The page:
Departing starkly from a body of decisional law burnished by time in the lower courts, the Supreme Court, in United States v. Craft, No 001831(4/17/02) reversing the 6th Circuit, held that a spouse’s interest in entireties property constitutes property or rights to property to which a federal tax lien may attach. Five Justices concurred in an opinion written by Justice O’Connor.
[The IRS filed a federal tax lien against husband, who then quitclaimed his interest in the property held as tenants by the entirety to his wife. Subsequently, IRS agreed to release the lien upon the condition that half the net proceeds be held in escrow pending determination of the government’s claim. Wife then brought an action in District Court to quiet title, which was dismissed. The Sixth Circuit reversed, holding that no lien attached because the husband had no separate interest in the entireties property under Michigan law.]
The Court first observed that because the federal tax lien statute itself creates no property rights, state law must be consulted to determine whether state-created rights qualified as property or rights to property under IRC § 6321, which provides that the amount of any tax owed becomes a lien against “all property and rights to property, whether real or personal, belonging to such person.” Next, the Court found that Michigan law gave the husband a bundle of rights, including the right to use the property, to alienate it, or to block the spouse from unilaterally encumbering or selling it.
The Court found that the rights conferred upon the husband under Michigan law qualified as property or rights to property under IRC § 6321. Even though the husband could not unilaterally alienate the property, he still possessed a substantial degree of control over the property. Moreover, the Court found that excluding property from a federal tax lien simply because the taxpayer could not unilaterally alienate it would exempt an undue amount of property from the reach of the lien statute. Finally, the Court reasoned that if the husband had no lienable interest in the property, the wife’s interest, which was no greater than her husband’s, would also not be subject to the lien. This “absurd” result, in which entireties property would be beyond the reach of the lien statute, would “facilitat[e] abuse of the federal tax system.”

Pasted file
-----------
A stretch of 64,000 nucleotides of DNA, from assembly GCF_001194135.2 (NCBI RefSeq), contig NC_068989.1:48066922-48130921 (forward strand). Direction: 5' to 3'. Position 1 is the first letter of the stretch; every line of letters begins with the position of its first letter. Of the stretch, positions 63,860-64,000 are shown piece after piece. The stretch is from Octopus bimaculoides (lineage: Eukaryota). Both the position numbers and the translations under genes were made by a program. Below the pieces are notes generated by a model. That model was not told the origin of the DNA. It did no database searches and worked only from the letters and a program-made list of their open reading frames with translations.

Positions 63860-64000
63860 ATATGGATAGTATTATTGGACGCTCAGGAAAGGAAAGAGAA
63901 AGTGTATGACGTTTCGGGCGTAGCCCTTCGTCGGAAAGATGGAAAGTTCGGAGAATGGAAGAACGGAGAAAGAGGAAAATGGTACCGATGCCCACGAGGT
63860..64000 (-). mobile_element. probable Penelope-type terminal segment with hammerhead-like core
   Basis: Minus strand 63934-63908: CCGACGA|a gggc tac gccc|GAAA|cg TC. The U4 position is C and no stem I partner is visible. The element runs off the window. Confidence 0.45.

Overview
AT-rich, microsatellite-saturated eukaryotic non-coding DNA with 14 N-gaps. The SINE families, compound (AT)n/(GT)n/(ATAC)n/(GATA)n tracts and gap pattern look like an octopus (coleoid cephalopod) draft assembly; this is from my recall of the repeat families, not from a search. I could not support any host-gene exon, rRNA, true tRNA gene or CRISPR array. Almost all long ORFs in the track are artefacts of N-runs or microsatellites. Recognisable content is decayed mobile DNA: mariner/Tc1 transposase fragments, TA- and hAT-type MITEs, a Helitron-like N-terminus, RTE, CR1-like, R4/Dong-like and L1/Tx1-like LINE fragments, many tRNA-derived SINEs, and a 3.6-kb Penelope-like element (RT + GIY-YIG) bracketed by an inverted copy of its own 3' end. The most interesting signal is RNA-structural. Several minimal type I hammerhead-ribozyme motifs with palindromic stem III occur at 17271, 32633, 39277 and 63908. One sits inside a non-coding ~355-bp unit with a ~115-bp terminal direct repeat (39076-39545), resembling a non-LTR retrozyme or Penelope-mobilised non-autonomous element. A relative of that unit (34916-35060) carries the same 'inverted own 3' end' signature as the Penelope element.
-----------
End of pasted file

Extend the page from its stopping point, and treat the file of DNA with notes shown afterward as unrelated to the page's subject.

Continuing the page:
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The 3rd Circuit, in Tolve v. CIR, No. 00-2289 (3/22/02), held that the Tax Court erred in finding that a Form 872-A consent to extend the period to assess “tax” included penalties and interest. Applying contract principles, the court found that limiting language added to the consent form distinguished it from unrestricted consent.
Est. of Fontana v. CIR, 118 T.C. No. 16 (3/28/02), held that stock subject to a decedent’s general power of appointment must be aggregated with stock owned outright by the decedent for estate tax purposes.
Est. of Adams v. CIR, T.C. Memo 2002-80, held that an estate was not required to include proceeds of an insurance policy owned by a general partnership in which the decedent was a one-third owner, where the partnership was required to buy, and the estate to sell, the decedent’s interest in the partnership, since the the proceeds facilitated the partnership’s obligation to purchase the interest.